Faculty mentors: Frank Holmquist, professor of politics, and Jennifer Hamilton, assistant professor of legal studies
Favorite courses: State and Politics in Africa , Embodiment and Difference, Locating Resistance in a Globalizing World, Critical Ethnography
With a Hampshire experience like Katelin Wilton’s, it’s hard to know where to begin.
Wilton first traveled to Zanzibar, an island off the east coast of Africa, on field study in the fall of 2007.
While there, she connected with an organization, the Zanzibar Association of People Living with HIV/AIDS (ZAPHA+), and helped found their first youth support group.
“The real leaders are the youth in the area who wanted to do this work but didn’t yet have the practical skills, such as writing budgets, but had passion and knowledge of the experience of living with HIV/AIDS,” Wilton says.
Working with these young people, she helped train them so they could manage the group themselves. Since then, the group has supported children affected by HIV/AIDS.
Upon her return to Hampshire, UNICEF hired her as a paid consultant to research and write a 50-page report (one piece of her Div III) on the pilot group she had helped form and the nine other groups created in its wake.
She returned to Zanzibar in fall 2008 to write this report.
“I wanted my Div III (senior project) to be useful for this organization,” she says, and it has been: ZAPHA+ used the report to garner more funding for facilitating its groups. Read Wilton's situational analysis and strategic plan for UNICEF (pdf) >>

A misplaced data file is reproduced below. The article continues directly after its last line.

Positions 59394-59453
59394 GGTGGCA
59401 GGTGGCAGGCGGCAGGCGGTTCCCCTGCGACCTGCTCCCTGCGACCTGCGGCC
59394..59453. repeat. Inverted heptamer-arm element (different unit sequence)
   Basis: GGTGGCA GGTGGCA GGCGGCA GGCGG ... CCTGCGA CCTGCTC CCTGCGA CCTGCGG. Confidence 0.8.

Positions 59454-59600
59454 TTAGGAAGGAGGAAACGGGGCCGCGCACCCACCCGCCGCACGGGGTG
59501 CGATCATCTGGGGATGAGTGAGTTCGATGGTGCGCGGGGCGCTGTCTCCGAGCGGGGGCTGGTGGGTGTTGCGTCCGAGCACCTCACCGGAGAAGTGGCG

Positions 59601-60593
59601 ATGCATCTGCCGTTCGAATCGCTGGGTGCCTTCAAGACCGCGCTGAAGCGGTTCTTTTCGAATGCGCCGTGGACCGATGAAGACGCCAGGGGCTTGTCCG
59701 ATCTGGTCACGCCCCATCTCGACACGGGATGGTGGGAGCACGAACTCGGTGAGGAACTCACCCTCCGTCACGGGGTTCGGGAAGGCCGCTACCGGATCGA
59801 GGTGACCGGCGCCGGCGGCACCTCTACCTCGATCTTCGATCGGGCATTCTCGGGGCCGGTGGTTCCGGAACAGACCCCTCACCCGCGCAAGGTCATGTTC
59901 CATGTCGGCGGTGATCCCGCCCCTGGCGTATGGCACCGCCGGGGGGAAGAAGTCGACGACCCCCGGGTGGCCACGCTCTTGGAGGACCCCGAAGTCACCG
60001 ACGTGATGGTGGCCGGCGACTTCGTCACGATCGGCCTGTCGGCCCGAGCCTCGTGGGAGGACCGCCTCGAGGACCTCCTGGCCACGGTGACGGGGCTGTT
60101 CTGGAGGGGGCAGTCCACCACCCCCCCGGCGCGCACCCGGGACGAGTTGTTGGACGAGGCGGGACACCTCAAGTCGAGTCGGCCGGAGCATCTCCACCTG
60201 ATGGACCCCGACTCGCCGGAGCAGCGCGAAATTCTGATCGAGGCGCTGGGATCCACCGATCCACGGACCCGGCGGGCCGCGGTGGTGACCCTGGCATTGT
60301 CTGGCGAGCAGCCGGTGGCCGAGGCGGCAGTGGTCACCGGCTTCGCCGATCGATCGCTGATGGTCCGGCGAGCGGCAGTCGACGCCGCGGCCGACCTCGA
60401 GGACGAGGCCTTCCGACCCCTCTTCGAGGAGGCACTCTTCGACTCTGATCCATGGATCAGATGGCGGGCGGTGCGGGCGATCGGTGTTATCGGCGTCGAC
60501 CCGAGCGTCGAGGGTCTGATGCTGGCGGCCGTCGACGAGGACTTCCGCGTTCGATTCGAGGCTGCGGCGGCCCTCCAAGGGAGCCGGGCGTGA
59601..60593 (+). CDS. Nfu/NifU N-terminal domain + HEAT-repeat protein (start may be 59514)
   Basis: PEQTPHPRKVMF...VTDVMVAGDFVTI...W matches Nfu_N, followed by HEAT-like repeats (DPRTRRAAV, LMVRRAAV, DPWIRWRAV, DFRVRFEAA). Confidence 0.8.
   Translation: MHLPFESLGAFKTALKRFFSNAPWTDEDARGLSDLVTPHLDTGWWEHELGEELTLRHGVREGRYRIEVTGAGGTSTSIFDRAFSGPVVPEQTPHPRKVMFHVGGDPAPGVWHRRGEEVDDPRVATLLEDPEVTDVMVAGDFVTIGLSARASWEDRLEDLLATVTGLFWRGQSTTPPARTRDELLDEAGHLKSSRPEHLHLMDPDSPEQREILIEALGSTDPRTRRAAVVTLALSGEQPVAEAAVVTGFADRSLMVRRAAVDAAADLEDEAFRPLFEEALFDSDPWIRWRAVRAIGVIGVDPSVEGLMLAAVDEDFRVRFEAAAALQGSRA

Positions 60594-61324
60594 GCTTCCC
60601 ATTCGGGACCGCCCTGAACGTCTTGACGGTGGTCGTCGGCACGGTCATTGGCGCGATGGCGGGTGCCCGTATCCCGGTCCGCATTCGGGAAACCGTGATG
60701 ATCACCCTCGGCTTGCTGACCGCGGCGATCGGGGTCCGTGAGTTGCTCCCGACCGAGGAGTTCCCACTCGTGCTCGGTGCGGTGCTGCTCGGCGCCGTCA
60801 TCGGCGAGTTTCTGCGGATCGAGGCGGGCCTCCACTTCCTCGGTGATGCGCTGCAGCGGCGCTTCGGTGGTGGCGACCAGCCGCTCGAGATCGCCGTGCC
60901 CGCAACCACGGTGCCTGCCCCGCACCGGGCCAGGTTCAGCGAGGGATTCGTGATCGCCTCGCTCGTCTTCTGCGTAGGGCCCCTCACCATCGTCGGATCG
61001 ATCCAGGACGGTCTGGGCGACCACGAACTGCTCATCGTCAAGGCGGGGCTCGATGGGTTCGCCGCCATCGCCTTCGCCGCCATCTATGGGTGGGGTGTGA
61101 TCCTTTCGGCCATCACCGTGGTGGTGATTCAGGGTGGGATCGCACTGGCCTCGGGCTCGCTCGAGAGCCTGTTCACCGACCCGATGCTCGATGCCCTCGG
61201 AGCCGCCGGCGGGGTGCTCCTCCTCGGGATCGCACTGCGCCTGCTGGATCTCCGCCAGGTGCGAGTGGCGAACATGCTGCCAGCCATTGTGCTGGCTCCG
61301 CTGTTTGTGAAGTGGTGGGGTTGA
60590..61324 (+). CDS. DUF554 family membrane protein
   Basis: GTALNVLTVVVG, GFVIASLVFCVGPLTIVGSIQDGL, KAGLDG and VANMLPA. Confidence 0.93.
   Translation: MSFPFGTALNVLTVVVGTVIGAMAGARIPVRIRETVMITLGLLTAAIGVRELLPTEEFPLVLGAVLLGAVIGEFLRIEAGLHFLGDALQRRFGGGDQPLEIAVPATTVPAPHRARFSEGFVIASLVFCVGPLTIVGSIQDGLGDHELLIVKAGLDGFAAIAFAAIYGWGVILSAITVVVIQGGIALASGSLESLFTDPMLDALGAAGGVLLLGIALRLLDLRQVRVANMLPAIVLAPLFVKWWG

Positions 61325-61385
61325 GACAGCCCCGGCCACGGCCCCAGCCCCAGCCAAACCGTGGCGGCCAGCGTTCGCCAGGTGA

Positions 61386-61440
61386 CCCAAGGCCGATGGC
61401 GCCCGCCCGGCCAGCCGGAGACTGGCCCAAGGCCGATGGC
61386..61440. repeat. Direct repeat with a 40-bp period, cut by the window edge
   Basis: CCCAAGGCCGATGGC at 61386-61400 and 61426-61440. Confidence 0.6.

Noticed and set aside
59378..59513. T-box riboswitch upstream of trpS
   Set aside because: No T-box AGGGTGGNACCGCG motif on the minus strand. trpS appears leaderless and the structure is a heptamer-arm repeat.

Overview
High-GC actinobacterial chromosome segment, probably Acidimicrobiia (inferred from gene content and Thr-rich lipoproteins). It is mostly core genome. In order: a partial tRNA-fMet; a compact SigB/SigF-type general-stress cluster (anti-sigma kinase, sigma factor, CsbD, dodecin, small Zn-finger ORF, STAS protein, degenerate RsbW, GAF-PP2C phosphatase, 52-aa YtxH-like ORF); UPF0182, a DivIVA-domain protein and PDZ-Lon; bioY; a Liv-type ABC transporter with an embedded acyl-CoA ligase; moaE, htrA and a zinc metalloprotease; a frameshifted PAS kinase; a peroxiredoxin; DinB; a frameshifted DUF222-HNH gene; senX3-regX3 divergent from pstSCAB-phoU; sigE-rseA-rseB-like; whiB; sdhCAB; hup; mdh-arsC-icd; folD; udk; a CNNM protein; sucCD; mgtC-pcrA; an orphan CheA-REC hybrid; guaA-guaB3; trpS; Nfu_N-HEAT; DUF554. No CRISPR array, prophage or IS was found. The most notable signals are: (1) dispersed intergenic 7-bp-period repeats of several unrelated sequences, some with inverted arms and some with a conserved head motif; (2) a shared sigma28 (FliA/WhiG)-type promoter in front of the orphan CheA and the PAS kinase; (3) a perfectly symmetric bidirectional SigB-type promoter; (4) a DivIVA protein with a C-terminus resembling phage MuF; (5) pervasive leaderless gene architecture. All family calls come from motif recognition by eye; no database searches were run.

For her Div III, "‘Where there is no water we go to the ocean to fill our stomachs’: How HIV positive youth in contemporary Zanzibar navigate NGOs, globalization, identities and politics in search of social and economic support," Wilton served as a consultant to UNICEF, presented at a conference in Zambia, and wrote an essay on the complexities of representation of children in a youth support group she helped found in Zanzibar.
She also held a gallery show in Hampshire’s Johnson Library of artwork created by HIV/AIDS-positive children.
“Before the group, a lot of these children had never met another child who was HIV/AIDS positive,” she says. “Now they use art as a way to talk with each other about their experiences.”
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